Curling up with a good Kindle

I have my Kindle! Encouraged by the hi-tec members of the family i.e. all of them, I’ve treated myself to an Amazon Kindle. I’ve gone for the wifi only version at 139 dollars. It comes with a USB cable included and I also bought a France-friendly mains power cable for an extra 10 dollars. I ordered it on Friday and it came this morning – that’s from the USA to deepest, darkest rural france over a weekend. Truly impressive.

Not so impressive was setting up. Chris had to reboot the machine to get it to connect with our wifi but he got there finally. However, I’ve been browsing the Kindle store and downloading samples of books that look interesting. I’ve bought my first book – French Fried by Chris Dolley, which I can’t wait to get stuck into. As research for writing my own account of life in France (well under way now), I’ve been reading as many travel-memoirs of expats in France as possible. Some are excellent, but a lot are dispappointing – more about those in later blogs. Anyway, this book is only availabe on Kindle, so it will be extra interesting to compare it with traditional tree-derivative books!

Self-publishing books for the Kindle is definitely on my mind. The copyright of some of my Mentor books has reverted to me so I may try one or two of those first to see how the whole thing works, then go with some new material. It’s very exciting and interesting.

Kindle - pic from website

The Kindle is exactly the same size as your average paperback book, at least as far as height and width go. It’s less than a centimetre deep and weighs roughly 250 g (8.5 oz). It holds up to 3,500 books so it should keep even me going for quite a while. The page of writing is lovely and clear and you aren’t dazzled by a backlight as with most electronic gizmos. It uses a technology called E ink.

The photo here from the site shows you just what the device looks like. The keyboard is easy enough to use once you get the hang of the moving around keys (between Menu and Back). Kindle doesn’t have a touchscreen.

So, I’m in the twenty-first century with this very awesome, non-threatening piece of literary kit. (Usually I’m totally itimidated by gizmos – my phone and MP3 scare the life out of me, feeble arts graduate that I am!) Come and catch me up!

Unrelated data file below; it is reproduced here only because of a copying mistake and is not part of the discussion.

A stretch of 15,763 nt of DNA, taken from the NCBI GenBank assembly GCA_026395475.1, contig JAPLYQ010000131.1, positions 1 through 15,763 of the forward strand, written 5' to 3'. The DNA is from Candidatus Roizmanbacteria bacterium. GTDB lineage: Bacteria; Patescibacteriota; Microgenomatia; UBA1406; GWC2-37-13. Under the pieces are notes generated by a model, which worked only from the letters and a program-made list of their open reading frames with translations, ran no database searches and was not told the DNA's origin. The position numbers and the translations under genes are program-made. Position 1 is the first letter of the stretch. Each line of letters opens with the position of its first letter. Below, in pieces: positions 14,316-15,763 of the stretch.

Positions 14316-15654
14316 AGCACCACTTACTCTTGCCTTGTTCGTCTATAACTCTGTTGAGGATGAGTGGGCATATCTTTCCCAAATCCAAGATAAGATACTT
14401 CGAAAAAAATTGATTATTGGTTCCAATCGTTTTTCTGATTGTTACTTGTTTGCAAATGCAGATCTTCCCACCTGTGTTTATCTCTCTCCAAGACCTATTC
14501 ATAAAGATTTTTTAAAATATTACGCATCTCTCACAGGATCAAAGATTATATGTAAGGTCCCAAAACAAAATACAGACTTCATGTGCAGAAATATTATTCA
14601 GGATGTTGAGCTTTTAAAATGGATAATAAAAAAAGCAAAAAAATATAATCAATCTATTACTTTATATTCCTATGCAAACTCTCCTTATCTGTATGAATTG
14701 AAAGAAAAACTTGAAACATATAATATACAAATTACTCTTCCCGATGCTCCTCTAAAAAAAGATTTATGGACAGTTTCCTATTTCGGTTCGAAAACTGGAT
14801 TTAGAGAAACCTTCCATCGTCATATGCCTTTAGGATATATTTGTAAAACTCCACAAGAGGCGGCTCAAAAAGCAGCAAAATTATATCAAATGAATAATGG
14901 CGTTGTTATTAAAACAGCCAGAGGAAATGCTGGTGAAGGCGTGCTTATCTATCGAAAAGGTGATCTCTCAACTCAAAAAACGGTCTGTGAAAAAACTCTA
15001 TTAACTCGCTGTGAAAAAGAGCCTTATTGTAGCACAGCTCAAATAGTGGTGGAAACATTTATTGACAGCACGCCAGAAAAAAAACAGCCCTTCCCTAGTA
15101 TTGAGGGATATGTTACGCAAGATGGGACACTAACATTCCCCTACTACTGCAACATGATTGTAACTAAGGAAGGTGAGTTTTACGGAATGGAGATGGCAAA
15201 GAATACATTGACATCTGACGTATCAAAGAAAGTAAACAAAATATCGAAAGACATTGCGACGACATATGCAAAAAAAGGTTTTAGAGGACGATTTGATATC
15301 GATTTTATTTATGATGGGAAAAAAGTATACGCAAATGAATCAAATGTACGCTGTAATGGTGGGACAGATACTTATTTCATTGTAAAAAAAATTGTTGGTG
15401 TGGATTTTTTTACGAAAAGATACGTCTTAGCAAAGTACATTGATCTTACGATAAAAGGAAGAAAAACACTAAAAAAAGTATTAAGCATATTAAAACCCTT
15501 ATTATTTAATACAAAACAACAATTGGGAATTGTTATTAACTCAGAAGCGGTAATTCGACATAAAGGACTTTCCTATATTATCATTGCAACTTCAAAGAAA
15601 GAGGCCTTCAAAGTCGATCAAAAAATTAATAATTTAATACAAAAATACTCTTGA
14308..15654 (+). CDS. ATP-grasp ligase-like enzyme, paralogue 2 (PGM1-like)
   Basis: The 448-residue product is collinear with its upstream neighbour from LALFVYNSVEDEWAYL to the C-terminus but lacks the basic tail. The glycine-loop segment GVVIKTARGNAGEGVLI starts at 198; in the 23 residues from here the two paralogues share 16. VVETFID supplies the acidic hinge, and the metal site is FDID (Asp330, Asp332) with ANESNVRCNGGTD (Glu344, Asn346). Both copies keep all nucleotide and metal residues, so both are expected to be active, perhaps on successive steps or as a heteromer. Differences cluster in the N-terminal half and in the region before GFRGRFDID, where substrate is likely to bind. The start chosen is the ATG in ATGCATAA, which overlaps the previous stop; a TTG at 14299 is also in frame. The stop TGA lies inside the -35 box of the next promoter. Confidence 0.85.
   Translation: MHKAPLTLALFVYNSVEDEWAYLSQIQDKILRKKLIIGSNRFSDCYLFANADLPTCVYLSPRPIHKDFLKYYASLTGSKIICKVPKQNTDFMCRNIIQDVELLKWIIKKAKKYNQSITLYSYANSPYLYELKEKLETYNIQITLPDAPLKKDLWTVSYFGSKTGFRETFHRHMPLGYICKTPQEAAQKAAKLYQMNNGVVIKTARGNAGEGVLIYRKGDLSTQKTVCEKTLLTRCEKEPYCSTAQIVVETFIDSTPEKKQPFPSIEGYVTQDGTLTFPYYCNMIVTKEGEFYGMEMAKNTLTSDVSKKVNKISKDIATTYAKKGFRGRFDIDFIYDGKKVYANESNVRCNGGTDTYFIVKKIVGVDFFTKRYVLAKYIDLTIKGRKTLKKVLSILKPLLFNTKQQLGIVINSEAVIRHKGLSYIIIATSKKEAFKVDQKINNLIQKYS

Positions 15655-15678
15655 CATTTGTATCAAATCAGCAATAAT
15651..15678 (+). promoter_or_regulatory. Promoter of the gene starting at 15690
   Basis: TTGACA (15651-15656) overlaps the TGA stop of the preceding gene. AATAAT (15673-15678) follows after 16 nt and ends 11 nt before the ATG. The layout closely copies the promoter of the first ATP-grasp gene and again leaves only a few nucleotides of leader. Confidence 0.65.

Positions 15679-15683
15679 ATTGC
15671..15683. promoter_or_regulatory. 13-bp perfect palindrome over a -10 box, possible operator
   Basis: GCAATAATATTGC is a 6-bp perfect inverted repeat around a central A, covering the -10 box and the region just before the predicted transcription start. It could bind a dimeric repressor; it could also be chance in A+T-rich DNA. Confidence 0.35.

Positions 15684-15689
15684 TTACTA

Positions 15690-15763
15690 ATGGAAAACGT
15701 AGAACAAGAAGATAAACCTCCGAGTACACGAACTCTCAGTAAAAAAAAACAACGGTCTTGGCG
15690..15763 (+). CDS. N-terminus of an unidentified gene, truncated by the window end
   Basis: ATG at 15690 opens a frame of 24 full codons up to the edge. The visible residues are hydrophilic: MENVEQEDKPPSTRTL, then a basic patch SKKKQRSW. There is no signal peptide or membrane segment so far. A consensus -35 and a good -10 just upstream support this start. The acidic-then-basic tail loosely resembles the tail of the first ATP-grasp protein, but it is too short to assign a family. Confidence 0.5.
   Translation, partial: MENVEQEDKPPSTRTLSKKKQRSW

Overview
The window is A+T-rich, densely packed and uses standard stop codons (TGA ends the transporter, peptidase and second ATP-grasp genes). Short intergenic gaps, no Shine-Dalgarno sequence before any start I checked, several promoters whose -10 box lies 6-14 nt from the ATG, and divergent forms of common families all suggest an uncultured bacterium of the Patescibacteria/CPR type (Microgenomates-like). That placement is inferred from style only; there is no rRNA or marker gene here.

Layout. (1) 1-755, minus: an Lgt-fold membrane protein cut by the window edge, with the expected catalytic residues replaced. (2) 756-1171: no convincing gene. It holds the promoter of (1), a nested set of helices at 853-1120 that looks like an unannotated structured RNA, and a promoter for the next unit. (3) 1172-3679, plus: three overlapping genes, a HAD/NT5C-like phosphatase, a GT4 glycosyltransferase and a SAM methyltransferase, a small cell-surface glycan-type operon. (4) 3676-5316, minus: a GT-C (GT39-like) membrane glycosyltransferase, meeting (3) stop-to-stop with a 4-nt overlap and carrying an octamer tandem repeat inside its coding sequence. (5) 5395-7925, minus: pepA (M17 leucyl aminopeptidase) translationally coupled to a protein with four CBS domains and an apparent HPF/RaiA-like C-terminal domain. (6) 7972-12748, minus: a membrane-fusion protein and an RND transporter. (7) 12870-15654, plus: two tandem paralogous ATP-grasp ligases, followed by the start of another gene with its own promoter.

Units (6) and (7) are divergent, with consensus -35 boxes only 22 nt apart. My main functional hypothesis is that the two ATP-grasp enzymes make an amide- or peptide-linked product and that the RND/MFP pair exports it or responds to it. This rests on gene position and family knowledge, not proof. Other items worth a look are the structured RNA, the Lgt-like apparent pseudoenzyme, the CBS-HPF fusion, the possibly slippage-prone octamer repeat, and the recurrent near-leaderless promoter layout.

0 Replies to “Curling up with a good Kindle”

  1. I was interested to read that you weren’t dazzled by it. I wonder how tired eyes reading at bedtime will find it. I do like the solidity of a book in the hand. As a child I ws taught to look after books, not to write in them or dog-ear the pages but I now like signs of use in a favourite book, cookbooks with greasy fingermarks and dabs of colourful spices and my BCTV Fencing book battered and covered in mud as I take it into the field with me to remind me how to do brace corner-posts.

    Thanks for stopping by our own blog and leaving a comment on our spinning post. Do you have any posts/photos about your own wool and spinning it?

    You have a very easy writing style and I shall look forward to keeping an eye on your blog.

    Cordialement! Stuart

  2. We’ve had a lot of discussion about this at my online writers’ group. I am still in the age of Caxton when it comes to books, but I know a number of others who have bought e-readers and seem satisfied. I suppose I shall have to succumb in the end.

    If you want any advice about self-publishing, I can put you in touch with several people who have done it and can give you the pros and cons.

    Happy kindling!


    1. Hi Vanessa,
      I’m getting very fond of my kindle I have to say. It’s a really impressive item.
      I would very interested to talk self-publishing with your colleagues, thank you.
      Do you have sunshine? We’re in tee-shirts and basking in it. Pas mal for February!
      Kindest regards,

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